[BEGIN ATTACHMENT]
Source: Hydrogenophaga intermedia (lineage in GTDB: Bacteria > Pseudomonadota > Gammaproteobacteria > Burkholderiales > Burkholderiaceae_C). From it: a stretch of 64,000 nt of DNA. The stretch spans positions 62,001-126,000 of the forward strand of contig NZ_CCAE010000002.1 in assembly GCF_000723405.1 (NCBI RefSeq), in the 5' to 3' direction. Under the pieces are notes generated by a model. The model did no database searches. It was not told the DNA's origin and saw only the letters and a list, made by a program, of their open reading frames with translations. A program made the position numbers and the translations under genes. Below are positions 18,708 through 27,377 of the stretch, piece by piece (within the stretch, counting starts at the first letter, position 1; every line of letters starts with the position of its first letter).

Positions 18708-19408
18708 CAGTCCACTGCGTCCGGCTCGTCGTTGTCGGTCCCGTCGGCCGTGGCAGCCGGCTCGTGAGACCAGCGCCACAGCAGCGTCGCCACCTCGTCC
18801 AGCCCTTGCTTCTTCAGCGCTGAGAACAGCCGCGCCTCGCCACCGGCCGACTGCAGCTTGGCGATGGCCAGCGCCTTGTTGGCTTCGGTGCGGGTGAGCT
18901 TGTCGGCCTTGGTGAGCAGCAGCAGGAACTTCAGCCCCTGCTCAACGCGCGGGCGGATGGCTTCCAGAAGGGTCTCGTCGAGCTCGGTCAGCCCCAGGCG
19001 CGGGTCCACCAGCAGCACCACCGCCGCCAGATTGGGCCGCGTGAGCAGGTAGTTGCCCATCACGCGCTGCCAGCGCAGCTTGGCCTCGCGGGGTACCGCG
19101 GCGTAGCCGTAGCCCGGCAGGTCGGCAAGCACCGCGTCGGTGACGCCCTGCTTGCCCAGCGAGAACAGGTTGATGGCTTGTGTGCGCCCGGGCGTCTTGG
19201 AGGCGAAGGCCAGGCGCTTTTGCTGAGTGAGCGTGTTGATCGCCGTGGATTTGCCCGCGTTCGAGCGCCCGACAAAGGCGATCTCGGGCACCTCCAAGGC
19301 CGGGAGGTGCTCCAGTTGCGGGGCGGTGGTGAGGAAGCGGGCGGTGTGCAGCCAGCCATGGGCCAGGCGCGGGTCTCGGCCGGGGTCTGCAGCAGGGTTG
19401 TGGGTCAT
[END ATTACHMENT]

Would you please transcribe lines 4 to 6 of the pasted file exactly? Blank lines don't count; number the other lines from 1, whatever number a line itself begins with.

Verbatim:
18801 AGCCCTTGCTTCTTCAGCGCTGAGAACAGCCGCGCCTCGCCACCGGCCGACTGCAGCTTGGCGATGGCCAGCGCCTTGTTGGCTTCGGTGCGGGTGAGCT
18901 TGTCGGCCTTGGTGAGCAGCAGCAGGAACTTCAGCCCCTGCTCAACGCGCGGGCGGATGGCTTCCAGAAGGGTCTCGTCGAGCTCGGTCAGCCCCAGGCG
19001 CGGGTCCACCAGCAGCACCACCGCCGCCAGATTGGGCCGCGTGAGCAGGTAGTTGCCCATCACGCGCTGCCAGCGCAGCTTGGCCTCGCGGGGTACCGCG